The moment Conger and Bentz were dragged off a plane, that is the instant Lochte should have called the USOC and USA Swimming and asked, what can or should I do?

Did he?

Looking at this from another angle:

Lochte didn’t hurt anyone. When Phelps was arrested for driving under the influence, it was because he was deemed a menace to the public health. So: why is Lochte getting more?

Because this is apples and oranges. Luckily, Phelps didn’t hurt anyone. And what’s at issue here is reputation and credibility — for Lochte, the USOC and USA Swimming.

In a statement sent to USA Today, Lochte’s lawyer, Jeff Ostrow, said, “We accept the decision as [we] believe it is in everyone’s best interest to move forward, adding in the next paragraph, “That said, in my oinion, while the collective sanctions appear to be harsh when considering what actually happened that day — Ryan did not commit a crime, he did not put the public safety at risk and he did not cheat in his sport — we will leave it to others to evaluate the appropriateness of the penalties.”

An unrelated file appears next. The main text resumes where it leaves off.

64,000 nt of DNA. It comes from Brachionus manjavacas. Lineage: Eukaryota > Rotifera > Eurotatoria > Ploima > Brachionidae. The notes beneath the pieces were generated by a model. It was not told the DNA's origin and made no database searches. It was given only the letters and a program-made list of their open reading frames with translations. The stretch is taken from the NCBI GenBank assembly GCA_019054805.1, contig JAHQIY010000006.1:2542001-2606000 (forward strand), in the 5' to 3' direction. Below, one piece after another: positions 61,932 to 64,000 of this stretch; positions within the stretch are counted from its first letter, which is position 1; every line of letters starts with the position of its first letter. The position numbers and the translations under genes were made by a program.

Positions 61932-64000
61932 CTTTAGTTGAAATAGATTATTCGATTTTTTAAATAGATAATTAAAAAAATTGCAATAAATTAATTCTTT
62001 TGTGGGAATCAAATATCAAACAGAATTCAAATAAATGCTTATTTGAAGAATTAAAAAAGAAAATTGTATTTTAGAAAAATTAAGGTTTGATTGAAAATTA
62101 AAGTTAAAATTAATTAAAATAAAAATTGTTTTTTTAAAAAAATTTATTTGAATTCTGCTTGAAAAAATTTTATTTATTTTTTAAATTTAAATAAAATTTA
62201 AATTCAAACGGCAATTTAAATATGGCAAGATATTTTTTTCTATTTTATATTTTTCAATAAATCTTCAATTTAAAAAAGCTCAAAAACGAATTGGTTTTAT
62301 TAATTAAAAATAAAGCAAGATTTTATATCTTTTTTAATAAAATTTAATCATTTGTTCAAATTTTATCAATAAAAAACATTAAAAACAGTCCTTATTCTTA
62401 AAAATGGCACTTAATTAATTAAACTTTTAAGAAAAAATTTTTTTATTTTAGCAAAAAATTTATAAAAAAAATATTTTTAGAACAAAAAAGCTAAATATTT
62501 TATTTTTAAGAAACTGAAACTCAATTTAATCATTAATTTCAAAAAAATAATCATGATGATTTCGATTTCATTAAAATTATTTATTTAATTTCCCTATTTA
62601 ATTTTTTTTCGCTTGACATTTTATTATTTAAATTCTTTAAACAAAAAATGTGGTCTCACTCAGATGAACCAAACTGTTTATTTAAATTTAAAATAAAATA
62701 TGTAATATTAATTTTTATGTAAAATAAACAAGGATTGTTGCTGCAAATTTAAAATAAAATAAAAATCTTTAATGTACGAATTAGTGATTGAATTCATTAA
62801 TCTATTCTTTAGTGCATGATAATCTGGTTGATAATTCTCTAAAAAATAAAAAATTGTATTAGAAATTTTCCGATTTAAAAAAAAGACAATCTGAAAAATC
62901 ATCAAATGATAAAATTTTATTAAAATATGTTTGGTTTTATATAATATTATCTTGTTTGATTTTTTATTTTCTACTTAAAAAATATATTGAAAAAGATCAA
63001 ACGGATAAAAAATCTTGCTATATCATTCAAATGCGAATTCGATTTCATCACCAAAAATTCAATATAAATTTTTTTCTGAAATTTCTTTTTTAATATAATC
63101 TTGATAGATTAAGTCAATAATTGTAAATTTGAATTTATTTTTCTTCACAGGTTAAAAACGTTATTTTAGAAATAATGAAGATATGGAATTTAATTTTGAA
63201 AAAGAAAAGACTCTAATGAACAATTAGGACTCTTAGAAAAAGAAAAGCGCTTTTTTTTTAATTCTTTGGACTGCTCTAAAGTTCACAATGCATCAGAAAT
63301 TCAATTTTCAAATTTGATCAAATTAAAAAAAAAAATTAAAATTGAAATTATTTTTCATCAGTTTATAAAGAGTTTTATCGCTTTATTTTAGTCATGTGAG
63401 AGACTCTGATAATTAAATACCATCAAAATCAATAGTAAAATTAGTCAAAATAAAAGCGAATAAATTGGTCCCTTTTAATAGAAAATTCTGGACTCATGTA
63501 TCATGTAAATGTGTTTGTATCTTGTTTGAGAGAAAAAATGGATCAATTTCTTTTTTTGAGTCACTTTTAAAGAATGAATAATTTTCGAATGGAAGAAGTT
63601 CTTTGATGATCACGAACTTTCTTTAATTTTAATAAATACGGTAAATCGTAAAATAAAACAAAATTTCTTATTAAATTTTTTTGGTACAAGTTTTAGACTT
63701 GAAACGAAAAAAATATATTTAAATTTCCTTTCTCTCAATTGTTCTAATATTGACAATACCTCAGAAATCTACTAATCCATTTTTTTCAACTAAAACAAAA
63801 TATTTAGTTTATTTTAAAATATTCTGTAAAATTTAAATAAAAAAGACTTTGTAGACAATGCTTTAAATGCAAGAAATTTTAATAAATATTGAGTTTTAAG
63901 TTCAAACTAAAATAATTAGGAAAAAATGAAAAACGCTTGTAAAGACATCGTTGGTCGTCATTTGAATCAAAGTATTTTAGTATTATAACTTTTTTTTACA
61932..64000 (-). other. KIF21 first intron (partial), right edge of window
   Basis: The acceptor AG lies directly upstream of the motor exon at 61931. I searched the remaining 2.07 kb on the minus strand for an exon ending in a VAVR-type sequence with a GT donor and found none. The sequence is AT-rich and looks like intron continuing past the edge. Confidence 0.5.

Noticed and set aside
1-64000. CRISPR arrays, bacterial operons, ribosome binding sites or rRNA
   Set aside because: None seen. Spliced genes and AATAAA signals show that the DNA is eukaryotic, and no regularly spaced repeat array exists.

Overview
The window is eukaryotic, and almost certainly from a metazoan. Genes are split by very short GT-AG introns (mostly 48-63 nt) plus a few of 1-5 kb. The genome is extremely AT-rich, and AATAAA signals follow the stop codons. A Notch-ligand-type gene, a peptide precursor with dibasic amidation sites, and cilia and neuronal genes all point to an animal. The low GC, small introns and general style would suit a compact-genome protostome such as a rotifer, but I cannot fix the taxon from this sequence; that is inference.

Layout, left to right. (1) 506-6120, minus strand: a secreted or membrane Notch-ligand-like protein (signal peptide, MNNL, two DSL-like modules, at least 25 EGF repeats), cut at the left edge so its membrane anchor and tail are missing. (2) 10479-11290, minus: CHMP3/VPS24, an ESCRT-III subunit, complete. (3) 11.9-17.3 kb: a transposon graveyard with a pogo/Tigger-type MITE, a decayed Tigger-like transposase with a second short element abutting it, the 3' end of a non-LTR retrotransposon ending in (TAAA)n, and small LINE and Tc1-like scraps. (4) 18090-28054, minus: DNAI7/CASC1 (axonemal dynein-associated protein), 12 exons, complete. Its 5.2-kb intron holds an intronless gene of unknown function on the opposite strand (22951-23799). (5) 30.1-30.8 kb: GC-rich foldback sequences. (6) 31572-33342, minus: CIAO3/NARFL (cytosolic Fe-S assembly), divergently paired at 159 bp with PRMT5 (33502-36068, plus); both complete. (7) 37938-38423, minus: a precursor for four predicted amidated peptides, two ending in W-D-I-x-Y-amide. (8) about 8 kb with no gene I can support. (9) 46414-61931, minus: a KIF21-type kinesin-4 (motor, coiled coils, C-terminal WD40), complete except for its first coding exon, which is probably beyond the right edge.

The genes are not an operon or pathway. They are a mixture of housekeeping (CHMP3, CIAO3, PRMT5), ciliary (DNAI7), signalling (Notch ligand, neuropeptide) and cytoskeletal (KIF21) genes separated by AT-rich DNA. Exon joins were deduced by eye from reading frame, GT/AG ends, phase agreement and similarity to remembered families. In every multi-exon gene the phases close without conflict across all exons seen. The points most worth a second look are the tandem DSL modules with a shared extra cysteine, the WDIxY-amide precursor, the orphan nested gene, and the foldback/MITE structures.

That sort of thing is called advocating for your client.

Back to reality: Phelps got six months. U.S. soccer goalie Hope Solo got six months, too. So six was a starting place for Lochte.

And yet — 10 months away from competition won’t achieve anything, practically speaking.

Frankly, it’s laughable.

Yes, it’s 10 months, ending in June 2017, with a plus — just the way Phelps had to stay away from the 2015 world championships in Kazan, Russia, Lochte will now be ineligible for the 2017 worlds in Budapest next July.

So what?

The 10 months is time Lochte would have taken off, anyway.

He was never going to be serious about 2017. In Rio, after that 200 IM, he said:

“It has been a long journey. I think now it is time for me to take a break, mentally and physically, to just get myself back to when I was a little kid having fun again. i can’t say this is my last time swimming. So we will see what happens.”

Ryan Lochte in Rio, before it all blew up // Getty Images